- Is this why he left Cleveland House unfinished? “Royal Highlanders. The 1st Battalion of the 73rd Regiment landed in Sydney on 1 January 1810 and took over duties from the New South Wales Corps (102nd Regiment). It was thus the first of many British line regiments that garrisoned New South Wales for the next sixty years. When the 1st Battalion serving in New South Wales completed its tour of duty in 1814 it was ordered to Ceylon, where it remained until 1821.” (Source)
- In this list “CLEAVELAND, T S Capt 1/1/1810 Major of Brigade till 1812” is among “The Soldiers … who were in Australia on Garrison Duty. Some may have settled, some may have not. When it has been confirmed they settled in Australia they will receive their own page. If it is confirmed the men settled in Australia, they will not appear on this page… If they are listed on this page, then this is all we know of them.”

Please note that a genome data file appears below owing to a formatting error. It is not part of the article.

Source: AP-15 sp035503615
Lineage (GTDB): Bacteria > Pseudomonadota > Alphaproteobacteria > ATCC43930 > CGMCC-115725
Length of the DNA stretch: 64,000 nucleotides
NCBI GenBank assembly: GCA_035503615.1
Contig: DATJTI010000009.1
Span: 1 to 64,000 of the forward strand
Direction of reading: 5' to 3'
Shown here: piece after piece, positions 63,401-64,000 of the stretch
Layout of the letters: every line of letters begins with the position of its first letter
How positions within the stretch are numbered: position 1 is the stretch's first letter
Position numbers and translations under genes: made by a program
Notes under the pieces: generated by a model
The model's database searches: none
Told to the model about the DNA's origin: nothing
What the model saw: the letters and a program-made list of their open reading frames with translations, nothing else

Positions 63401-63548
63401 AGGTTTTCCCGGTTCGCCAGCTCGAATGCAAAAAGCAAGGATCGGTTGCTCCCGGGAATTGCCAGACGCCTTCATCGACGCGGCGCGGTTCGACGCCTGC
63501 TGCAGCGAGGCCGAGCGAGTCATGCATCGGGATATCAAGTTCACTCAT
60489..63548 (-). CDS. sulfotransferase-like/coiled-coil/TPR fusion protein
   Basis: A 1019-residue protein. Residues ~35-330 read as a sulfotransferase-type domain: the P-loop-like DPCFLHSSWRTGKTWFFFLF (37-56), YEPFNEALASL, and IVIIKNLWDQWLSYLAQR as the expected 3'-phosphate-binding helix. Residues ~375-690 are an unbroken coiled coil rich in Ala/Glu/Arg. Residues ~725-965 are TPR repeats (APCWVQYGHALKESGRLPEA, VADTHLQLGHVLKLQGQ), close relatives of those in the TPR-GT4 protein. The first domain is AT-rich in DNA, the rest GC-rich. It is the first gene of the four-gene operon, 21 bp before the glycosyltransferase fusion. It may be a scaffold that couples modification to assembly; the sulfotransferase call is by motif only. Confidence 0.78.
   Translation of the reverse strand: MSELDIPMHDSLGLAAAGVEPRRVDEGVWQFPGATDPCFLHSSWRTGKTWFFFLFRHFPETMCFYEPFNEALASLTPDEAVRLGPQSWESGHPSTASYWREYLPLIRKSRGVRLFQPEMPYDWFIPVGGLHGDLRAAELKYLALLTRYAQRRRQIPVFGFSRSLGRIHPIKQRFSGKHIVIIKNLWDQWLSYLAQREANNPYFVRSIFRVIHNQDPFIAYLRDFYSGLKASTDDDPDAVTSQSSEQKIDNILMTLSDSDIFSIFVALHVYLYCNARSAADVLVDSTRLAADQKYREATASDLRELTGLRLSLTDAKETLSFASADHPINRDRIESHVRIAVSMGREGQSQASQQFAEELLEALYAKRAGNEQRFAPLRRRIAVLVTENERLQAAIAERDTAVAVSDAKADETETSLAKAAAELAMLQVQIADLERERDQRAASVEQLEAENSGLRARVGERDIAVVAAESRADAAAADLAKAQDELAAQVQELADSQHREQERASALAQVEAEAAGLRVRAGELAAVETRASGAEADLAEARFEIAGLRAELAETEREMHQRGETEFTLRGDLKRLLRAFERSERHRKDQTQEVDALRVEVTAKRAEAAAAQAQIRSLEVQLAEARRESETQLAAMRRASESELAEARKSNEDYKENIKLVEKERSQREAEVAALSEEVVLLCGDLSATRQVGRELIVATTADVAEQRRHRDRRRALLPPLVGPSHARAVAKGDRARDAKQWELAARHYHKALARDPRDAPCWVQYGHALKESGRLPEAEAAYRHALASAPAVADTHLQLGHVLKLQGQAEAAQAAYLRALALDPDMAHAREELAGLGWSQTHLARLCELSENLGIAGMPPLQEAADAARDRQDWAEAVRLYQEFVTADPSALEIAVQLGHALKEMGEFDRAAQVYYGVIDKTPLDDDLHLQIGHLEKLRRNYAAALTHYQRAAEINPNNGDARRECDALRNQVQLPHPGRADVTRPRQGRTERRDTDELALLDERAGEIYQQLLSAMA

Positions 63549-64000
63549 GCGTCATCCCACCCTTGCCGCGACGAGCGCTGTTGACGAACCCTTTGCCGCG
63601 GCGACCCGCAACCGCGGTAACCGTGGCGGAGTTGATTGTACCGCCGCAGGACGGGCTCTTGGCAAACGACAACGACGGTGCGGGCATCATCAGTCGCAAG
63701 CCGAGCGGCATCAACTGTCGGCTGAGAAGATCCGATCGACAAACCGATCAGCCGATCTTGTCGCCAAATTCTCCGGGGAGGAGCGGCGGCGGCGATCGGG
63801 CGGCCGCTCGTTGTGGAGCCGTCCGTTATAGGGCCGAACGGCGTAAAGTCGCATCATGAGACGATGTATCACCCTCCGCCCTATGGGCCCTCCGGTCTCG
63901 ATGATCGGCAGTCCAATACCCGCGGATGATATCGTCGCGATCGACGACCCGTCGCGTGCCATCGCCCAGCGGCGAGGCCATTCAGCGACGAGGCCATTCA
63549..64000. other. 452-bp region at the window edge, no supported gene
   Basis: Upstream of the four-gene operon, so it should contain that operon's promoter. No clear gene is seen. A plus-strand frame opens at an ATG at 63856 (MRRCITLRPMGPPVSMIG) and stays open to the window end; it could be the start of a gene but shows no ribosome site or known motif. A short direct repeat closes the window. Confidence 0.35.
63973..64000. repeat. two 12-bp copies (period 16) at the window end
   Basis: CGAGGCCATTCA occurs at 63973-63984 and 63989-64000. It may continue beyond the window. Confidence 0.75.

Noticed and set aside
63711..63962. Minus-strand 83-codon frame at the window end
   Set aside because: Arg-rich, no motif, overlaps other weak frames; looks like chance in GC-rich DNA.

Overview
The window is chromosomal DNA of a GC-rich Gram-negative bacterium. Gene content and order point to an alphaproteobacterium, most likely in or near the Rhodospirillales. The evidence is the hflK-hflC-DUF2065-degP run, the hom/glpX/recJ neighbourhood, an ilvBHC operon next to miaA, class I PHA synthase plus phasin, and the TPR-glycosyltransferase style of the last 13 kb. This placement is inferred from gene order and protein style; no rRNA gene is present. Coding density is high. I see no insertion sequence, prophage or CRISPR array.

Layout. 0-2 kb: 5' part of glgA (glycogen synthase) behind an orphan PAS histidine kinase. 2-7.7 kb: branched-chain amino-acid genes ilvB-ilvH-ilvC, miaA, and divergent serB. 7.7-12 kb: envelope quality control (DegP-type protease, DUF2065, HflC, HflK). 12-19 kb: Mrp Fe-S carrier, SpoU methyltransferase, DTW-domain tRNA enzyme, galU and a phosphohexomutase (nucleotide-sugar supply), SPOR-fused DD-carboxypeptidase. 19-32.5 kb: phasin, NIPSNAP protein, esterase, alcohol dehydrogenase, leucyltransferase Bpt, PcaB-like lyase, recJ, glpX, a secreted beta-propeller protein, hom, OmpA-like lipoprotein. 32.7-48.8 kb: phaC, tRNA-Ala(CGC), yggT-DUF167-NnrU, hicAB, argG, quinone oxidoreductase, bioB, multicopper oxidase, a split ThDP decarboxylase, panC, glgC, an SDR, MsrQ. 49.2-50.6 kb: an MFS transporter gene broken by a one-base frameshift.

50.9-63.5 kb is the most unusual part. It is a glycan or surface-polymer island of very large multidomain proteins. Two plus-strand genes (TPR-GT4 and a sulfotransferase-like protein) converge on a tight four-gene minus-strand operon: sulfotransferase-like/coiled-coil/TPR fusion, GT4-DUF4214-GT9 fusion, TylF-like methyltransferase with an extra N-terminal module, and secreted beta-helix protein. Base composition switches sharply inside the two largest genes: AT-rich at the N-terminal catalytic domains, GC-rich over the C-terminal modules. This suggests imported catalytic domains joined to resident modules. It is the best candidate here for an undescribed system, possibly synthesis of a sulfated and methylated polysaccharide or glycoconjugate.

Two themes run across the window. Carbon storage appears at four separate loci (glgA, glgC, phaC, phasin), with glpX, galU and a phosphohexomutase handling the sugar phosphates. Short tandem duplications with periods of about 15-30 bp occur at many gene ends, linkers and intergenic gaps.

Situated in one corner of “Cleveland Paddocks” this school turned 150 years old last year. Today it is a first-rate Intensive English High School for recently arrived migrant students. The page I have linked to tells the school’s history, but the whole site is worth exploring.
** On Daniel Cooper: “The area known as Waterloo had the Aboriginal name of Illpah (meaning “plentry of raspberries”) and it was peopled by the Kamilaroi Tribe and various sub-tribes whose language was Turruwul [Dharawal?]. The area consisted of swamps and low sandy hills and the vegetation included coarse grasses, ti-trees and reeds. Mount Lachlan (now Mount Carmel) was the watershed of the Lachlan Swamps (Centennial Park) – the source of Sydney’s early water supply.